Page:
More Thoughts On What Divorce/Family Court Are Like As Long Island Has Entered Phase Two

Long Island Law Firms have entered Phase Two and are now allowed to be physically open. So after approximately three months of remote work our office is now open. The Family & Supreme Court are also "open" but not in the same way that they were before the Corona Virus. Within my own law firm we offer clients and prospective clients the option of in person appointments (with masks and social distancing), Zoom Conference and telephone consults. What is new is utilizing Zoom, however it is so easy and so convenient that I can see it continuing in popularity even after the Corona Virus pandemic is eventually resolved. Zoom saves clients the time of driving to and from my office. I had one consult today who did a Zoom conference with me while he sat in his parked car. The one downside of that virtual meeting is that if there were any documents that were to be shown to me, they would have had to scan or fax them to me prior to the meeting.

The Divorce Parts of the Supreme Court and the Judicial and Referee Parts of the Family Court have been utilizing telephone and Skype For Business Conferences. While there may be certain select cases  such as Orders of Protection where the Judge has directed an in person appearance in the courthouse, most of the somewhat routine status conferences are being held remotely. One of the exceptions is often where either one or both parties are unrepresented by attorneys. In most cases where a party is self-represented the Court will want the conference "on the record" which means that a stenographic or taped record of the conference must take place. While even that can be done remotely, it is easier to do so in the courtroom as the reporter will have an easier time of hearing and correctly identifying who is speaking because voices can drop out or be obscured dependent upon the quality of the phone or Zoom connection.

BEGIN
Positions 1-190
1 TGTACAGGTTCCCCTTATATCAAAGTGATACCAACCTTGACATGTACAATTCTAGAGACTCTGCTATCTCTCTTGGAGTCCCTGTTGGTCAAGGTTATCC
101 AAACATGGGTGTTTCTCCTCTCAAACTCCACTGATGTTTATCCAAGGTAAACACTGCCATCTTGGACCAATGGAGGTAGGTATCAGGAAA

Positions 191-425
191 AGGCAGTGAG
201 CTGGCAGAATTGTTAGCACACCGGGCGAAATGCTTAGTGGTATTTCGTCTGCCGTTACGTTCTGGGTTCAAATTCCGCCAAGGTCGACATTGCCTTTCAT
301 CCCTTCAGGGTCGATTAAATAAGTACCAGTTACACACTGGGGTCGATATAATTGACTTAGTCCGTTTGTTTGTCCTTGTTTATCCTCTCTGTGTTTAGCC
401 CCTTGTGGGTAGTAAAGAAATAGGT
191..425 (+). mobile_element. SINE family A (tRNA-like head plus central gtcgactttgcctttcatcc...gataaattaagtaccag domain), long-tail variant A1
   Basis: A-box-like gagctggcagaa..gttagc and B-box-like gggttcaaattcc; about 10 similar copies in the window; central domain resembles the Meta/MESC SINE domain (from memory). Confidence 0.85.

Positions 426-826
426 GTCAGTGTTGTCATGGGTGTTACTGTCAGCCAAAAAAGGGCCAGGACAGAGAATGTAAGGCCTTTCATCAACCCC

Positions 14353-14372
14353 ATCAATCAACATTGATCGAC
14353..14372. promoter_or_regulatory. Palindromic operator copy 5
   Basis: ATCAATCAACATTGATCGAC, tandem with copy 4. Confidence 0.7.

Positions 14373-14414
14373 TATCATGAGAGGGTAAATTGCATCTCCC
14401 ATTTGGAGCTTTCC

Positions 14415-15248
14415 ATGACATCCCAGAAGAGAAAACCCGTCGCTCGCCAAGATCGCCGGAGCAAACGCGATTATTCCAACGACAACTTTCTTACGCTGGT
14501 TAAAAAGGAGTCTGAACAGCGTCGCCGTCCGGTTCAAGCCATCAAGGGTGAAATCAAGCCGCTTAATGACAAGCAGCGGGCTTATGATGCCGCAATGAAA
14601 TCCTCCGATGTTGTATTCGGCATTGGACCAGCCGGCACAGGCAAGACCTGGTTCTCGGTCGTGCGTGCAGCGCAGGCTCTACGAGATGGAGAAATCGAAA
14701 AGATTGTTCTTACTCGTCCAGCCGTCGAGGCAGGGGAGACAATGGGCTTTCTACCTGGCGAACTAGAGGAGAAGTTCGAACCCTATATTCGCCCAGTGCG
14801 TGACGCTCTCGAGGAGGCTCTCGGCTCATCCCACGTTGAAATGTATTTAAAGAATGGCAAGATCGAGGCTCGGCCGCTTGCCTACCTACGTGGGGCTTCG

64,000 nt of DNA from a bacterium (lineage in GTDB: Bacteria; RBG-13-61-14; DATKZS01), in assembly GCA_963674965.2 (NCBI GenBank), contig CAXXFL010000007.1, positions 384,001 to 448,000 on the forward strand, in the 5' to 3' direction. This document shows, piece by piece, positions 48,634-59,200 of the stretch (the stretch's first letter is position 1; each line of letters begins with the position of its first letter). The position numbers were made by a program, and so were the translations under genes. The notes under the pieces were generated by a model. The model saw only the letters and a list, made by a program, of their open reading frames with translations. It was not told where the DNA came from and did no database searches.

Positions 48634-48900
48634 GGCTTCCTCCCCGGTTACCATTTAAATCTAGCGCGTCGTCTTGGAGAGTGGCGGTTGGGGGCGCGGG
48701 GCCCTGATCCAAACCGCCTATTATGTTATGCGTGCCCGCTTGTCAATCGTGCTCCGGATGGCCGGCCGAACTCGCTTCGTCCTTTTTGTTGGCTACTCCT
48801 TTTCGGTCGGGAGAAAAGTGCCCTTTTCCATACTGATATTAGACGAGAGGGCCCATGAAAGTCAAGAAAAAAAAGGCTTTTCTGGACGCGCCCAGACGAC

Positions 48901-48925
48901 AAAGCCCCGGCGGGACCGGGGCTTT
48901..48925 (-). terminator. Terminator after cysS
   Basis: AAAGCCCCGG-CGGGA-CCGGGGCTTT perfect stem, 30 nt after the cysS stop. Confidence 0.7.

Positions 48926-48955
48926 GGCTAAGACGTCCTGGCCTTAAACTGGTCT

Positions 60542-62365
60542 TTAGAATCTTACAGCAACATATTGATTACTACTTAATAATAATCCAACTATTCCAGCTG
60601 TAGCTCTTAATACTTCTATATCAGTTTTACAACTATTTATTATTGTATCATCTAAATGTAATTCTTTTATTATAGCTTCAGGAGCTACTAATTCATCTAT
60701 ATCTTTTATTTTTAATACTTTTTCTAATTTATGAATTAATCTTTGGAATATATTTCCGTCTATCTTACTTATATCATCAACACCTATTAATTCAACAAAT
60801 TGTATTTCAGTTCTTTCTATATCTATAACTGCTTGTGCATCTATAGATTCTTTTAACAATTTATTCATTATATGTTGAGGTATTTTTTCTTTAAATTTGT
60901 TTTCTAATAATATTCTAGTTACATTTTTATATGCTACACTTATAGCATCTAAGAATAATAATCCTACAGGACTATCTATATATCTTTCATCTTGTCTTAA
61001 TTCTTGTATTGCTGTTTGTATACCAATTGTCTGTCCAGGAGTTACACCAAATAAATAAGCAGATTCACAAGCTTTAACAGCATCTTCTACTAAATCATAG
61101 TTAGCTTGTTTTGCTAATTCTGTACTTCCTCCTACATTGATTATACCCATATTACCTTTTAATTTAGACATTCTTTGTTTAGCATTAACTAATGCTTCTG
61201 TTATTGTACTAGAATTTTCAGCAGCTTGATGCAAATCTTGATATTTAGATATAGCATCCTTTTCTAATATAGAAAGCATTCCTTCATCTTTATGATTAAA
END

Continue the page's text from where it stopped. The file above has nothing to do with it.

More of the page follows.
Due to the lower volume of cases that can be handled on any given day by the Court since scheduling is critical and the judges and their law clerks may not handle the same volume due to the additional emails, contacts, and phone calls necessary for scheduling it is taking longer for matters to be scheduled and heard. For example, a document that the attorneys would draft in the courthouse and then have the clients sign and then present to the judge now has to be circulated and scanned via email between the attorneys and clients, remotely signed and then uploaded to the court and then the judge has to sign it and have the clerk email it to the attorneys all of which takes a simple process and elongates it into several steps.  Child Support cases in the Family Court have largely been on hold during the shutdown.  Custody and visitation cases have been been conferenced on a limited basis, absent an emergency. 

So patience will be required by the Court, the Court Clerks, clients and attorneys as we all work towards the "new normal".  I suspect it will still be several months before lawyers, clients and others are "welcomed" back into the courthouse for business as usual.  While the amount of cases may be the same, the ability to have the same number of people going in and out everyday in a safe manner has led to changes, many of which are still being developed.